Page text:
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Callaloo or Tossed Salad?: East Indians and the Cultural Politics of Identity in Trinidad

by Viranjini Munasinghe Cornell University Press
Pub Date:
11/2001
ISBN:
9780801486197
Format:
Pbk 336 pages
Price:
AU$57.99 NZ$61.73
Product Status: Available in Approx 5 days
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Callaloo or Tossed Salad? is a historical and ethnographic case study of the politics of cultural struggle between two traditionally subordinate ancestral groups in Trinidad, those claiming African and Indian descent. Viranjini Munasinghe argues that East Indians in Trinidad seek to become a legitimate part of the nation by redefining what it means to be Trinidadian, not by changing what it means to be Indian. In her view, Indo-Trinidadians' recent and ongoing struggle for national and cultural identity builds from dissatisfaction with the place they were originally assigned within Trinidadian society. The author examines how Indo-Trinidadian leaders in Trinidad have come to challenge the implicit claim that their ethnic identity is antithetical to their national identity. Their political and cultural strategy seeks to change the national image of Trinidad by introducing Indian elements alongside those of the dominant Afro-Caribbean (Creole) culture.Munasinghe analyzes a number of broad theoretical issues: the moral, political, and cultural dimensions of identity; the relation between ethnicity and the nation; and the possible autonomy of New World nationalisms from European forms. She details how principles of exclusion continue to operate in nationalist projects that celebrate ancestral diversity and multiculturalism. Drawing on the insights of theorists who use creolization to understand the emergence of Afro-American cultures, Munasinghe argues that Indo-Trinidadians can be considered Creole because they, like Afro-Trinidadians, are creators and not just bearers of culture.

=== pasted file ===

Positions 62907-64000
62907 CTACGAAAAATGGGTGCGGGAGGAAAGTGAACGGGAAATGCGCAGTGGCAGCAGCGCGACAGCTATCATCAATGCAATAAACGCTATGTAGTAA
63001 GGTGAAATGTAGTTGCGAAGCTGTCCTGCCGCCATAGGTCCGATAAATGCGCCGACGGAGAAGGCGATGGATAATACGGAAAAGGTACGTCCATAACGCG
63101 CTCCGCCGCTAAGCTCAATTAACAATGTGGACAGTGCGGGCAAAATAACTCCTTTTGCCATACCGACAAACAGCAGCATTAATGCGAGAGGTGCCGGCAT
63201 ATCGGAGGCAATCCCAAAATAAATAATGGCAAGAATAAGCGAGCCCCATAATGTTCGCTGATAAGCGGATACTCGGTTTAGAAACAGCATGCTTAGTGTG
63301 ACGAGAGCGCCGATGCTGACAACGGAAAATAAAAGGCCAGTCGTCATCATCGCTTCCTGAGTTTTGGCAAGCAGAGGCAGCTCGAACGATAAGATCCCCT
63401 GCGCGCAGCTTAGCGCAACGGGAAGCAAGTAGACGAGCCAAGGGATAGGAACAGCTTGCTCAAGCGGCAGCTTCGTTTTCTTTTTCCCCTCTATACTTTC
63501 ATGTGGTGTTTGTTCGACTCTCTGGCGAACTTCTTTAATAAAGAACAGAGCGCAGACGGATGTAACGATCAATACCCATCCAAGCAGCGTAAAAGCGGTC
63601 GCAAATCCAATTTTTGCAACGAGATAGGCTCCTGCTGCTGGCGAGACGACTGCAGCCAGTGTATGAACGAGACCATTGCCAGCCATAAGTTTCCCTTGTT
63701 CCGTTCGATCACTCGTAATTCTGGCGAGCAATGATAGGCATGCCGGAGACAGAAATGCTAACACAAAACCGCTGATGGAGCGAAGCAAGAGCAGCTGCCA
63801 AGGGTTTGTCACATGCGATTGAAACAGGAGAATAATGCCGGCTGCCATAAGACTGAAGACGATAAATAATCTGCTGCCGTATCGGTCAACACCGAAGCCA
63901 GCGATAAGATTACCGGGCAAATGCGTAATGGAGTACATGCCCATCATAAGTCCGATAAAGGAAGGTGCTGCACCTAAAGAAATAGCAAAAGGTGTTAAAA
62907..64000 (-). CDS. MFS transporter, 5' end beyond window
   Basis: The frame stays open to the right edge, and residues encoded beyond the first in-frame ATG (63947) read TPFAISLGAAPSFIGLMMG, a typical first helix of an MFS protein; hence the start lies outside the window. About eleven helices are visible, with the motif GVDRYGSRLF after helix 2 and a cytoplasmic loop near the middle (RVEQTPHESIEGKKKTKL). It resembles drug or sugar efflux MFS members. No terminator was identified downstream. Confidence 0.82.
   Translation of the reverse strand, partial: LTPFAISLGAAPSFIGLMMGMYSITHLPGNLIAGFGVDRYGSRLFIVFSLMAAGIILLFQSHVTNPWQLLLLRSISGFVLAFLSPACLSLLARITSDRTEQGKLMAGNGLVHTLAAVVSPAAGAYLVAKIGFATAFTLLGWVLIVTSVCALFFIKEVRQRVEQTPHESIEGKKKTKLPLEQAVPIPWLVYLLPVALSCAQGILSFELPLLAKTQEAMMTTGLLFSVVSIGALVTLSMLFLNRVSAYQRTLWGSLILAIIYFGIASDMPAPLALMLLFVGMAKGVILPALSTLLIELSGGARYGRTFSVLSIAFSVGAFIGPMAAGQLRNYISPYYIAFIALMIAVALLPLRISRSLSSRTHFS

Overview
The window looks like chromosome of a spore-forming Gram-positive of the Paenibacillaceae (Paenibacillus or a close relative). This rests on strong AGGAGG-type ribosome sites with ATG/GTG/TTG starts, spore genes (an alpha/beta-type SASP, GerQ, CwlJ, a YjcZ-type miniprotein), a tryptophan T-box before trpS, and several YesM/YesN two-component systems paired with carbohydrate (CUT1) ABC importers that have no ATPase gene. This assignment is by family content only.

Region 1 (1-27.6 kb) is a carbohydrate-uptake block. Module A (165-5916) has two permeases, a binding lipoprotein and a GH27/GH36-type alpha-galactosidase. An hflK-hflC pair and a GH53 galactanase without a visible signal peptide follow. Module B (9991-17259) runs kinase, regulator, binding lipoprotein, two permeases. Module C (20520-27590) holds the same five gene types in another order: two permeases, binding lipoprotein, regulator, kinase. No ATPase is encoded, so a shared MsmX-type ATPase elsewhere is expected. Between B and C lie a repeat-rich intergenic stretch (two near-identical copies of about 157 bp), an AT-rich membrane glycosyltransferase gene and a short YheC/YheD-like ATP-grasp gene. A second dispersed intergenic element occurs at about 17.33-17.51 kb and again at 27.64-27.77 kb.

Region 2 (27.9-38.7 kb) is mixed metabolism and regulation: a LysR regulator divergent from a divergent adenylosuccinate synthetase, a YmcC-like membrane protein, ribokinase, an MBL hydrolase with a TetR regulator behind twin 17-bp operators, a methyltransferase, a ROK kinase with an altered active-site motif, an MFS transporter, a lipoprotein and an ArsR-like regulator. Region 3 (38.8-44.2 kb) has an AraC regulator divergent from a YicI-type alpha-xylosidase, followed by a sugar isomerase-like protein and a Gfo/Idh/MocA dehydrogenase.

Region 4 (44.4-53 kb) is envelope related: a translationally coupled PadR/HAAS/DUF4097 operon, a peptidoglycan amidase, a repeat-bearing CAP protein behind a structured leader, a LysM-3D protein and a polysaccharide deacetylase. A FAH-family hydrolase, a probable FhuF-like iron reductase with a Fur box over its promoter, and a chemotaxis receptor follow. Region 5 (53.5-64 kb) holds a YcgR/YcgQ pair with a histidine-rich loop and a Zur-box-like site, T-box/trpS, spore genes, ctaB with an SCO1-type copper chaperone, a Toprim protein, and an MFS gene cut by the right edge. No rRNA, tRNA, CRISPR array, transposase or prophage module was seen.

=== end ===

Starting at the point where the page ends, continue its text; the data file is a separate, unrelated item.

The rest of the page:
''This innovative study of identity construction of Indo-Trinidadians is a valuable contribution to the growing body of scholarship on the East Indian diaspora in the Caribbean, as well as to comparative ethnic studies. . . . Munasignhe's book is grounded in solid ethnographic fieldwork in villages with colonial plantation origins, but is also attentive to history, and especially postcolonial politics up to the 1990s, when Indo-Trinidadians wrested political power from Afro-Trinidadians.''-Choice, September 2002
Viranjini Munasinghe is Associate Professor of Anthropology and Asian-American Studies at Cornell University.